One of the main questions people have about growing taller is
whether it's possible to grow taller even after puberty?
Yes, it is possible.
We have many cases of customers in their late 20's and 30's and
even beyond who have reported positive results from our system
and have grown several inches taller.
An average person, no matter what height he or she is, has the
potential to be 2 - 4 inches taller, and often - even more!
There are parts of the body such as the spinal discs that are
never fused after puberty and can be safely stretched and
expanded from the exercises in the "Grow Taller 4 Idiots" system.
The Spinal column in your upper body contributes significantly
to your height because it accounts for 35% of your total height.
Your spinal column consists of 33 separate bone segments known as
vertebrae held together by ligaments (tough and fibrous tissue).
Out of these 33 vertebrae, only the lowest 9 are fused into two
immovable bones. All of the other 24 vertebrae are permanently
movable and can NEVER be fused.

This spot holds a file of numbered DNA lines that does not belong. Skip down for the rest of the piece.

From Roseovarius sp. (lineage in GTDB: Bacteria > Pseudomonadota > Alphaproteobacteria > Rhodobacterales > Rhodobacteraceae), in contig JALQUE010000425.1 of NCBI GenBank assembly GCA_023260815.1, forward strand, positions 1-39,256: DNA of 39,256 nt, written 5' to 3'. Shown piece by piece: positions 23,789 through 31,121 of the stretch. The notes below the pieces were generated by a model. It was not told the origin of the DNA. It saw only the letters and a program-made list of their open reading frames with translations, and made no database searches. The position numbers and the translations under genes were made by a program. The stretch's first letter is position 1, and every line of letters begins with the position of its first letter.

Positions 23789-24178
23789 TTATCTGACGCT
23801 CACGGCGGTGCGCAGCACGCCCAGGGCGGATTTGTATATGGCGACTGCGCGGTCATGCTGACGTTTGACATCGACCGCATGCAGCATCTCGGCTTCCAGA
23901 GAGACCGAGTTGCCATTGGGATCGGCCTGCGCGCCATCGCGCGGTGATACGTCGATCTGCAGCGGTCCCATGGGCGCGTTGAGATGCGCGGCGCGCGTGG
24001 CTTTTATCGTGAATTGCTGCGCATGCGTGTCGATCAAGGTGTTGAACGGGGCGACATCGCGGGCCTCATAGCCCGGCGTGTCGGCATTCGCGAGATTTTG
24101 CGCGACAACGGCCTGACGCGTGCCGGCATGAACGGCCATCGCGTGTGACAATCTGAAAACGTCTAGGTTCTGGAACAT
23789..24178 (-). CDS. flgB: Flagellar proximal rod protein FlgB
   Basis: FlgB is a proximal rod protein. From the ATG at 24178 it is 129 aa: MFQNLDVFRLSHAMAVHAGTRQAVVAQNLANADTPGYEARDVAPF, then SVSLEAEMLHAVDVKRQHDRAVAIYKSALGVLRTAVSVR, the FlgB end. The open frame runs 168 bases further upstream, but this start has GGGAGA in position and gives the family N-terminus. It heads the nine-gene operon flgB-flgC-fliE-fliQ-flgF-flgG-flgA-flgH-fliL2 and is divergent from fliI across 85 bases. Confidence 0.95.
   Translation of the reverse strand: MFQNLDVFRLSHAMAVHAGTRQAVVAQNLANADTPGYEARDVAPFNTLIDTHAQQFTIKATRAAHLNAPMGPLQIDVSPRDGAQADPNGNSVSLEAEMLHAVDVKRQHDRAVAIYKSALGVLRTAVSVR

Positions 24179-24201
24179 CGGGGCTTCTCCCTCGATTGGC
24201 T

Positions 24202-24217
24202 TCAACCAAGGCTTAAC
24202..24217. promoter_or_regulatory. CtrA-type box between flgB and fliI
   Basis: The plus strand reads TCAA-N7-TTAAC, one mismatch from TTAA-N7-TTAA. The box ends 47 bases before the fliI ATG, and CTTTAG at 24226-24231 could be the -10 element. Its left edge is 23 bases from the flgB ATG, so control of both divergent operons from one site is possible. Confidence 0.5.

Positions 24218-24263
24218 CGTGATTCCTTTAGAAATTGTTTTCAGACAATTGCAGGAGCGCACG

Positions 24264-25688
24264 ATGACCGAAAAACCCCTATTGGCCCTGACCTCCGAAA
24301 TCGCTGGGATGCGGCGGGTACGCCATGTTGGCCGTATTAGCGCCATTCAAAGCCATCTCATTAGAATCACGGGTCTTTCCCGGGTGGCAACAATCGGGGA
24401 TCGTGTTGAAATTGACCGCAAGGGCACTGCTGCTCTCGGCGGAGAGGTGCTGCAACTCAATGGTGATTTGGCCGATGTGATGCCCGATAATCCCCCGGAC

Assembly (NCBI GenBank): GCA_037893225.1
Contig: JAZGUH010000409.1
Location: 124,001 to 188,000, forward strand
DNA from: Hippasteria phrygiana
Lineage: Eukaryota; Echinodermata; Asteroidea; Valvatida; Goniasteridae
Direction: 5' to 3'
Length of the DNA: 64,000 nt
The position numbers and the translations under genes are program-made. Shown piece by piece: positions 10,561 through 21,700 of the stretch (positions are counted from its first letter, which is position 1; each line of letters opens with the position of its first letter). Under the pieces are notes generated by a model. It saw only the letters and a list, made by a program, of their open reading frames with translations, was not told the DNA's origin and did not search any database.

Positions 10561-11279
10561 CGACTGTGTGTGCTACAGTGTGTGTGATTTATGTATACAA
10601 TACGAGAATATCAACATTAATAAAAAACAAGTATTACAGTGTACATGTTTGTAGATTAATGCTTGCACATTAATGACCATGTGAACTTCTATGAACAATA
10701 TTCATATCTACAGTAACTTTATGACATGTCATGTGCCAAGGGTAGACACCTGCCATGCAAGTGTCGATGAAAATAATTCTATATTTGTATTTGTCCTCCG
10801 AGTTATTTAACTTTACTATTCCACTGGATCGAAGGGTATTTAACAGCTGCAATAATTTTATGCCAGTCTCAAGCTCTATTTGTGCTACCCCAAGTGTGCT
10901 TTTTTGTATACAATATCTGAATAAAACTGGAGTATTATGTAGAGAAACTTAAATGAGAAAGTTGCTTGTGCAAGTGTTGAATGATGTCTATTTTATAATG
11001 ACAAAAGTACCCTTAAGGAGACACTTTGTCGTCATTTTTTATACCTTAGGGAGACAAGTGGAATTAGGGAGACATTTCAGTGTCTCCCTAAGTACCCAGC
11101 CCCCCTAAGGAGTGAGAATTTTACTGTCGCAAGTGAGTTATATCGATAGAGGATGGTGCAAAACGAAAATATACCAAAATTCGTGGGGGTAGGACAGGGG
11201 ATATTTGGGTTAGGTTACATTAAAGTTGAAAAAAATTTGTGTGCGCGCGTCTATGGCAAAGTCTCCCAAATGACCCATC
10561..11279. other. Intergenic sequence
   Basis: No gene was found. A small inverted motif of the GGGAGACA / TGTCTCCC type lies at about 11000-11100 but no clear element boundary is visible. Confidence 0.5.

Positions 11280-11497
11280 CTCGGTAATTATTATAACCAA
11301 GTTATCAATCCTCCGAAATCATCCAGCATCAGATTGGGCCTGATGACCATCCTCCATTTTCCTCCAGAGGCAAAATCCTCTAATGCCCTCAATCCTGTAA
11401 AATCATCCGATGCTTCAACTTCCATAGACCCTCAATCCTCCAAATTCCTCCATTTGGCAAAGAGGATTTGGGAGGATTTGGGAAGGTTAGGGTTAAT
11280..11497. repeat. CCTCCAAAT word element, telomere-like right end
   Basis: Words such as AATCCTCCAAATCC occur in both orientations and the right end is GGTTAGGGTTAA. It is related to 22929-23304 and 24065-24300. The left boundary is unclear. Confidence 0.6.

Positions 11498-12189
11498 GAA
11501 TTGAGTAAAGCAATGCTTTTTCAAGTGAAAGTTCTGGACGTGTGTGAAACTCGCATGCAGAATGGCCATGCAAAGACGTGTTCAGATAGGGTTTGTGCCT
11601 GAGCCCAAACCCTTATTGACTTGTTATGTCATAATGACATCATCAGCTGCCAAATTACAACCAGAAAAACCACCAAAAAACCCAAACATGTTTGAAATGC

One important component of the spine is the cartilaginous pads
called intervertebral discs.
These discs are located between each of these 33 vertebrae.
They are pads of soft tissue that lie between the vertebrae. Its
main function is to act as shock absorbers and provide separation
between each vertebra.
On average, your total discs account for one-quarter the length
of your vertebral column - 4.5 to 6 inches for most people.
The thicker those discs, the longer your spinal column is and the
taller you become.
Regular stretching and inversion can help increase your height
by expanding the discs and lengthening your spine.
The stretching exercises in the "Grow Taller 4 Idiots" system are
designed to move the spine through its full range of motion so
that blood circulation and fluid content of the discs are
Without regular exercise, the discs may lose its elasticity and
become rigid, and hence will lead to height loss.
Therefore, even if you have passed your puberty, you can still
grow taller permanently by following the website, www.heightblog.com